Copper Oxide Solar Cell III
Solar cell front Solar cell back

   After a number of attempts to develop a graphite-based conductive paste, I decided to continue using silver paint for the time being. Compared to silver, graphite has poor conductivity, and it lacks the reflective properties which are beneficial for the back layer of a solar cell. Furthermore, I was using far less silver than I anticipated, so for now the cost is fairly insignificant. With that issue resolved, I moved on to optimization. For reference, a schematic diagram of the previous solar cell is shown below.

Solar cell schematic

   Since the tin oxide layer has already been optimized, the next step was to optimize the zinc oxide layer above it. This layer serves as the n-type semiconductor of the solar cell, and also acts as an adhesive primer for the subsequent copper oxide layer. Since I have no equipment to analyze the semiconducting properties of this layer, I generally focused on improving its adhesive properties. Previously I had used a solution of zinc chloride to prepare this layer, but this tended to produce an irregular, cracked film, which often resulted in large pinholes in the copper oxide layer above it. To resolve this issue, I returned to an earlier method for preparing zinc oxide using zinc acetate, and the resulting film was clear and uniform. Unfortunately it was also highly resistive, and solar cells made in this manner tended to produce very little current. To overcome this, I doped the solution with boric acid, just as I had done previously. Spraying a few milliliters of this solution on conductive glass heated to 400°C resulted in a transparent coating that was both conductive and adhesive enough for its intended purpose.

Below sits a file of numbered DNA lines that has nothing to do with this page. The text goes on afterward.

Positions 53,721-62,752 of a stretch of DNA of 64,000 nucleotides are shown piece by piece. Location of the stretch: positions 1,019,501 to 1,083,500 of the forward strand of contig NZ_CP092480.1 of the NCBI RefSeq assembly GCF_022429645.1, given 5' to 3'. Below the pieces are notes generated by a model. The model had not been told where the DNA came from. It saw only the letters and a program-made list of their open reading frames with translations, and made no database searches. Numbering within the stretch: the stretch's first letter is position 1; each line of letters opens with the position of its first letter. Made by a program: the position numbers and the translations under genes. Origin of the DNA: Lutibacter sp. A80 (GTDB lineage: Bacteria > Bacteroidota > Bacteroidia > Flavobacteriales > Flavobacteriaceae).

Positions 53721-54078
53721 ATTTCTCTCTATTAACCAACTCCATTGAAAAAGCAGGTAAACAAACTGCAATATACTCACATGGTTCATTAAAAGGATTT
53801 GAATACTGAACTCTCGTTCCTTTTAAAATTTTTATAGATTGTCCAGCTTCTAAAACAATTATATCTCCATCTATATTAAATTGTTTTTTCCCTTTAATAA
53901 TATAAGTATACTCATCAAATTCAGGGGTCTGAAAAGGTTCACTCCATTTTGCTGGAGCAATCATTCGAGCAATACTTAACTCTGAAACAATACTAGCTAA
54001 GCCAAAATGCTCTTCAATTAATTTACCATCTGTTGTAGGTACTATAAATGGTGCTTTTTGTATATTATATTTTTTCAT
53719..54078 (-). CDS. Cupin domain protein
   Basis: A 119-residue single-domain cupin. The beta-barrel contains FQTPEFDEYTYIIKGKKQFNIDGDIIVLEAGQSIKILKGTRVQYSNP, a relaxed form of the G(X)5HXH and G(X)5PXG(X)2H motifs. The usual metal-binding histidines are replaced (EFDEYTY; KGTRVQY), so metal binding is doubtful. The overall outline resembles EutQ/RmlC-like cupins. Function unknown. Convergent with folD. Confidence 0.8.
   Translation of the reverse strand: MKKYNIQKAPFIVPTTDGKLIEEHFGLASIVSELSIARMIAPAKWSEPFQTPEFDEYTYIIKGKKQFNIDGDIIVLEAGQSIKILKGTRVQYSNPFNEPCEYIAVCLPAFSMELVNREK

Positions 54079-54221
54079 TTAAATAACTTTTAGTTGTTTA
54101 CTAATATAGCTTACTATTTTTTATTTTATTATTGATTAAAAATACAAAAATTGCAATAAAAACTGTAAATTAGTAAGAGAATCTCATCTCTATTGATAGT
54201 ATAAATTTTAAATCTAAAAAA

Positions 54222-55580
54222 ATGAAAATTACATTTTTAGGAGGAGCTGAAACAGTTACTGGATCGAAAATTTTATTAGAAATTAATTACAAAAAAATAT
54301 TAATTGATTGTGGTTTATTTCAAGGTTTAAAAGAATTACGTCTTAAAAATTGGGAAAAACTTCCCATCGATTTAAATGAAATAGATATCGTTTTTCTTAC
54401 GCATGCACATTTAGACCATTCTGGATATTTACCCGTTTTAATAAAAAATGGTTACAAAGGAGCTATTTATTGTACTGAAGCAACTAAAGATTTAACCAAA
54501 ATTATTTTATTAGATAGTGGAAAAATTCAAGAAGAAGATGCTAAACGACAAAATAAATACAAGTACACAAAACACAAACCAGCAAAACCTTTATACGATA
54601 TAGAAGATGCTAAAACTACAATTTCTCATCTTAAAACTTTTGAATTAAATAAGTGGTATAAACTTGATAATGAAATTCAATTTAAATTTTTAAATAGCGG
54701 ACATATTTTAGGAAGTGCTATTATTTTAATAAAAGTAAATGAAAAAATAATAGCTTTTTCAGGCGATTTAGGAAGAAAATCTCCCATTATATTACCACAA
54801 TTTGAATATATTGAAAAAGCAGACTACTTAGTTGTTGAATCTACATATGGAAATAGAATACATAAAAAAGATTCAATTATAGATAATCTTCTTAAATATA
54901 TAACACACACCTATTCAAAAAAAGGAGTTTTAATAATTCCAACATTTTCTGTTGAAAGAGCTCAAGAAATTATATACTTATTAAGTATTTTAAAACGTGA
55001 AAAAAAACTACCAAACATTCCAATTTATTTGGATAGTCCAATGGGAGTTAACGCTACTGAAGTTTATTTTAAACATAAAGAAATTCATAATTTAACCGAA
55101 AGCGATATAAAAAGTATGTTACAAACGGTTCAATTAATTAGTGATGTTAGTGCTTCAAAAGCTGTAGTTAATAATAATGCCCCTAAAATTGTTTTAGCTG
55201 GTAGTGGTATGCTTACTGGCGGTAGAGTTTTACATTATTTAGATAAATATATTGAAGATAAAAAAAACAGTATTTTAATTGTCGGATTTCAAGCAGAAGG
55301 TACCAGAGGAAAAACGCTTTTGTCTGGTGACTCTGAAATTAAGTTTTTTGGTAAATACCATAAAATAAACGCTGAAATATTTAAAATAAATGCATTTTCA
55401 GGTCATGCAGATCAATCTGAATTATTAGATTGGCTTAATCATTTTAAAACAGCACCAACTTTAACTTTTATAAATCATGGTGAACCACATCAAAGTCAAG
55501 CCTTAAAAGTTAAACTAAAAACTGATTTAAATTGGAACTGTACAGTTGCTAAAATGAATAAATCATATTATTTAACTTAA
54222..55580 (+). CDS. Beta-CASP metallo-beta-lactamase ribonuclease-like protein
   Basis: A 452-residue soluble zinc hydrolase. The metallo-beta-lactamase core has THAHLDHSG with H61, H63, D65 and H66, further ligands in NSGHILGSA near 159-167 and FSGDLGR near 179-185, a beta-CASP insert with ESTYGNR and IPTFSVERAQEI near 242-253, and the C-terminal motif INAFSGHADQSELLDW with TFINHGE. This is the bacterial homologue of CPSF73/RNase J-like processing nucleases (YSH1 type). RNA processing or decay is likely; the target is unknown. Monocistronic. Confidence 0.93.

Having developed a suitable substrate, I then moved on to optimizing the copper oxide layer. Early experiments were poorly reproducible, with cells often having irregular coatings of uneven opacity and thickness. I eventually traced this back to the plating method, and discovered that plating at a constant voltage, rather than at a constant current, produced near-perfect results every time. When plating at a constant current, the glass substrate must be lowered into the plating bath before power is applied. Due to the highly alkaline nature of the bath, this tended to dissolve the zinc oxide layer. When plating at a constant voltage however, the power can be applied before the substrate is dipped into the bath, sidestepping this problem entirely. Furthermore, at a constant voltage, the cell will plate more slowly as the copper oxide becomes thicker, giving it time to grow evenly and ultimately producing a higher quality film.